Before we delve into today's topic, I want to make sure to wish all of you a Happy Easter! I was able to go home and spend some time with my family and friends. All I can say that it was much needed! I hadn't been home since Christmas, so it was great to see everyone and see how much my cats have grown! We had a low-key Easter, as we went to Mass in the morning and hung out the rest of the day until later that evening when we had a small family Easter on my dad's side. The day before, we hosted my best friend's bridal shower, and on Friday, we played poker at my grandma's (no, I didn't win...). Anyway, now I'm back to work in Lincoln and ready to take on another week. Happy Spring!
Okay, onto the topic of today:
Previously, we've dicussed what the nutrition facts label means on the back of a packaged food. Today, we are going to take a deeper look at the ingredients list and discover what to avoid and what to look for.
First off, the best advice I can give you is to buy foods without labels, like fruits and vegetables. An apple doesn’t need an ingredients facts panel – there’s only one ingredient! Along with this rule are foods that are single ingredient foods, like nuts, nut butters, oils, meats, eggs, etc. Most of these foods will come in a package, so turn that package over and look for yourself. Are almonds or turkey the only ingredient in this package or are extra oils, salt, and/or sugar added as well? There should be just a single ingredient.
Now please remember that unhealthy foods can also have a single ingredient as well, like vegetable oils, shortening, canola oil, etc. These foods are the exception to the one-ingredient rule and should be avoided at all costs.
So, when we look at the ingredients list on a package of food, the goal is to find the products with the fewest number of ingredients as possible. In addition, you want to make sure that you can pronounce all of the ingredients. If you can’t pronounce it or have never heard of it, why should you be consuming it?!
When it comes to the order that ingredients are listed, it is important to realize that ingredients that make up the largest percentage will be listed first, followed by the rest of the ingredients in order of percentage. Therefore, if sugar is in the top three or five ingredients, then you know that sugar is one of the highest percentage ingredients in the food. Not cool.
While we are on the subject of sugar, let’s discuss all of its forms that might appear in food ingredient lists. Believe me, there are a ton! Below is a list to get you started. If you see any of these ingredients listed on a label, just know that they product has extra added sugars and probably should be avoided (image curtesy of Women’s Health). P.S. need a quick way to remember this list? Look for words that end in –ose, like dextrose, fructose, or maltose. This suffix is a clue to sugar.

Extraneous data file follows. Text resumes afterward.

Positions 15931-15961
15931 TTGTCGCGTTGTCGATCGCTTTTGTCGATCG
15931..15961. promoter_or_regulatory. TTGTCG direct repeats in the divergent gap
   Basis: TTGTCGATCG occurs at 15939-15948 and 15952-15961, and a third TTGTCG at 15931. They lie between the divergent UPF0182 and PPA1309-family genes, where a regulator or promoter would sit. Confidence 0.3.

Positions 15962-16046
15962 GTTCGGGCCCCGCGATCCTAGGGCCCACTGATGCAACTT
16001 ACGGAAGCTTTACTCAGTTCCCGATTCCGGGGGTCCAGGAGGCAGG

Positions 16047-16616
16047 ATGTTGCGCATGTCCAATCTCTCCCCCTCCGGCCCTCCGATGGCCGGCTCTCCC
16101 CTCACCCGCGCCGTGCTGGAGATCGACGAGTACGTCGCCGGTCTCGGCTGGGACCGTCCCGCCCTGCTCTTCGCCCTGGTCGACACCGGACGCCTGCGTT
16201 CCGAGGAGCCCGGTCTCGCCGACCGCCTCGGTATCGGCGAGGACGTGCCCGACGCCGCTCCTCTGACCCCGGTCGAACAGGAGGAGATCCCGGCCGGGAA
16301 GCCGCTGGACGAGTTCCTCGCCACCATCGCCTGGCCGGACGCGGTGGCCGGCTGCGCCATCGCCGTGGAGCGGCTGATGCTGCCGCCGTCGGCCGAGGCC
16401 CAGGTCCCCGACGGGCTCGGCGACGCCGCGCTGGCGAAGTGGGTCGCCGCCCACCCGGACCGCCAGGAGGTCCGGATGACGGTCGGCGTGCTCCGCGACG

Alright, we now know to avoid sugar and all of its disguises on ingredient labels, but what else should we be looking out for and avoiding? Please note that this is not a comprehensive list!
Monosodium glutamate MSG
Potassium benzoate and sodium benzoate
BHA and BHT
Canola oil and all vegetable oils
Various forms of Sugar
What a fun list of hard to pronounce words? Remember, if you see these listed in the ingredient list, run the other way.
So if that is what we should be avoiding on ingredient lists, what should we be looking for?
First, look for short ingredient lists. Short lists mean (most of the time) minimal processing.
Second, look for real food ingredients that you can find in nature. Can you go out and pick MSG from a tree? Nope. I didn’t think so. But you can go pick an apple or banana or avocado.
Third, look for fats and oils that you know are healthy and healing, not inflammatory. These include coconut oil, avocado, olive oil, avocado oil, and raw nuts.
Fourth, when possible, look for organic ingredients. Now, that doesn’t mean that organic is always better. Organic Oreos are still Oreos, the same way that organic sugar is still sugar.
Lastly, salt isn’t the worst ingredient you can find on a label, but with most packaged foods, the sodium levels are much higher than they need to be. Instead, look for (and use in your own kitchen) sea salt, which is so much better than regular salt and contains trace minerals as well.
Feeling lost or overwhelmed? Have you looked into your cupboard and noticed that most everything in there doesn’t fit the list? That’s okay. Start little by little clearing those processed, packaged foods out and start adding real foods with stellar ingredient lists back in. It will take time, but that time is totally worth it!